Ruinas de los Quilmes
The ruins of Quilmes, also called the Sacred City of the Quilmes, is located at the foot of the Cerro Alto del Rey some 60 kilometres south of Cafayate. The site protects the remnants of dwellings, two cemeteries, animal enclosures, and lofts for grain.
Helped by archeological research, historians have concluded that the city was inhabited from the 11th century. A theory claims the Quilmes came from Chile and they migrated to Argentina fleeing the advance of the Inca Empire. The inhabitants lived of agriculture and livestock farming; they grew potatoes, beans, corn, and quinoa while the farming of llamas provided meat, milk, and wool.
The Quilmes have resisted the Spanish Conquistadors for more than 130 years. It is only in 1667 that they were defeated; the Spanish came to Argentina at the beginning of the 1500s. The surviving Quilmes were deported to the province of Buenos Aires and to other cities. A few survivors were able to evade the Spanish and nowadays, they are part of the Quilmes community. It is only from 2008 that the Quilmes descendants manage the site and offer services to the visitors.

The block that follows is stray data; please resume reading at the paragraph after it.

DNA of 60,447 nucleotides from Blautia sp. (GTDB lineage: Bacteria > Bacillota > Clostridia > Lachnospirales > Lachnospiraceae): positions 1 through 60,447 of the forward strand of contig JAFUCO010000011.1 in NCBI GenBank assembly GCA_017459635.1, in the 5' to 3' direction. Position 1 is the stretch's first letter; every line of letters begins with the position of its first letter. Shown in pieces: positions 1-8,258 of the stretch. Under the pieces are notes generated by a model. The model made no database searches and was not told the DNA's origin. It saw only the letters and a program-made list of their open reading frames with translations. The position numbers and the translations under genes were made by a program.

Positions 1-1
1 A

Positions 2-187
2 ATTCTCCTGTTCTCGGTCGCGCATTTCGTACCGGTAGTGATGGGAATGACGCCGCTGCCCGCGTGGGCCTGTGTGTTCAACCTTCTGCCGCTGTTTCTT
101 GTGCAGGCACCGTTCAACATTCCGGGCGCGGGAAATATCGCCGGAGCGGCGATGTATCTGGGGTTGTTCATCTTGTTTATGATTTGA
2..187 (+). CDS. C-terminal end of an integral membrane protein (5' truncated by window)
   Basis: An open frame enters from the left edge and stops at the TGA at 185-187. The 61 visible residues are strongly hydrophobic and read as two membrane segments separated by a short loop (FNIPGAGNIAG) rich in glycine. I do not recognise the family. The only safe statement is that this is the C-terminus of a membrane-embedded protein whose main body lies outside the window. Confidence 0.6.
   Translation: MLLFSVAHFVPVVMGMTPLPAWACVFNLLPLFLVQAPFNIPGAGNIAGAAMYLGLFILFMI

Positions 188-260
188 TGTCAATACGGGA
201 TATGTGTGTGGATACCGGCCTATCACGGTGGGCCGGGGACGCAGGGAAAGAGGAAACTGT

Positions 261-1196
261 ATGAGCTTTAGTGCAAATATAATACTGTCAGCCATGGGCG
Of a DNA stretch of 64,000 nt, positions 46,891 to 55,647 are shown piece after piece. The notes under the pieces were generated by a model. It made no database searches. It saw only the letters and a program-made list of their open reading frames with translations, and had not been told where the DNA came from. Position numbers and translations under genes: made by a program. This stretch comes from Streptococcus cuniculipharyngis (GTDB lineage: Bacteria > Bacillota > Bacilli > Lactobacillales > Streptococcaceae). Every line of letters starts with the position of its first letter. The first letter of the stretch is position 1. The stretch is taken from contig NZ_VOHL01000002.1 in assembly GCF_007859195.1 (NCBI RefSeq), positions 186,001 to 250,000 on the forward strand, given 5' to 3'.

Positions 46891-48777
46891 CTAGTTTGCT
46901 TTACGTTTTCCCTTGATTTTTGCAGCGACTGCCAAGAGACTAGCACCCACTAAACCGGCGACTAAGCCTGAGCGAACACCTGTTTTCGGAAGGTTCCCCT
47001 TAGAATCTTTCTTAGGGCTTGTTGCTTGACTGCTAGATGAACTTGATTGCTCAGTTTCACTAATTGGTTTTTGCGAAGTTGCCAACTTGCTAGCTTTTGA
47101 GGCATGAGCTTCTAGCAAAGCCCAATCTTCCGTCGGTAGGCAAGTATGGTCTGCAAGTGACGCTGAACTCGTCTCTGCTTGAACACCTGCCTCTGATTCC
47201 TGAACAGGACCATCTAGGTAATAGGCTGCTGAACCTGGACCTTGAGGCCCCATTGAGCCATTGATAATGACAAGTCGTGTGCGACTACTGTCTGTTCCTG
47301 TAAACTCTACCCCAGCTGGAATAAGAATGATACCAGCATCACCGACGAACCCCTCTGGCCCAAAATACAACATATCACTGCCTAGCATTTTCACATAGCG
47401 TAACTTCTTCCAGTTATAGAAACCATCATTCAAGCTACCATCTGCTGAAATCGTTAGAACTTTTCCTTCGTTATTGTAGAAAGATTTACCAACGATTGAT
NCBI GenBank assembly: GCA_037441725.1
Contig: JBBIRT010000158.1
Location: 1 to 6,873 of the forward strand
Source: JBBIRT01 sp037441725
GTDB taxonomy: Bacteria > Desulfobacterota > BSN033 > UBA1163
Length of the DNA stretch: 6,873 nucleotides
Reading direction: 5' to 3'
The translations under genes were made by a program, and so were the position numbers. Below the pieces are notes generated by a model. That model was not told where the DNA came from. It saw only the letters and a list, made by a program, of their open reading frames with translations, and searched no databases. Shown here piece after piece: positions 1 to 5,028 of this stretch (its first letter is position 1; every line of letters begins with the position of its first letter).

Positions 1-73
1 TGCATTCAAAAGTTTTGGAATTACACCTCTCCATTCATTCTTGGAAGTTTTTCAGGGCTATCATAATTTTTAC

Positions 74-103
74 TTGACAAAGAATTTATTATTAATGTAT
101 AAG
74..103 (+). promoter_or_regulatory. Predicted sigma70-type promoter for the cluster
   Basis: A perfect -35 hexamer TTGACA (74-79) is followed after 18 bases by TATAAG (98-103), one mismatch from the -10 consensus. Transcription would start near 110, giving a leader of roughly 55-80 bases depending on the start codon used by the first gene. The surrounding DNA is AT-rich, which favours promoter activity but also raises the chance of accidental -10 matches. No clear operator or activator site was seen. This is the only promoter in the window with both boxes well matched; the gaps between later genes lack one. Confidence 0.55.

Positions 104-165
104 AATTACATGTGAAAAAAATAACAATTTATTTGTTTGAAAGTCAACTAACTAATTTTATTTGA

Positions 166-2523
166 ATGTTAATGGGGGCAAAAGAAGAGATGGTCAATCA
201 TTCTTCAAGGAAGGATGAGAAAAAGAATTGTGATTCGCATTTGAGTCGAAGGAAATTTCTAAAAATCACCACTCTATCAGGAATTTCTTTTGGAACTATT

A great evening with the Banda Loca
At the beginning of my trip to Argentina, I met the couple Silvina and Christian; two travellers with a campervan. Then, as time passed, we met a few times and we also met other travellers. I created a WhatsApp group to share photos and I named it la Banda Loca (the band of crazies). The name stuck and the people from the group still meet when it is possible. I have seen some of the members a few times during my visit of northern Argentina and I hope to see them again after my trip to Bolivia.
At the ruins of Quilmes, I met the group again and we spent a very enjoyable evening in camping near the entrance of the site. We made a fire and we shared an excellent meal.
The next day, I wanted to cross the mountains using a trail visible on the GPS. When the path started to climb in the mountain, I only drove a few kilometres since it was becoming rougher very quickly. I still had to do some 30 kilometres and climb more than 1500 metres before reaching the opposite side; thus I wasn't going to risk such a road.
I turned back and I headed toward Cafayate and the Quebrada de las Conchas.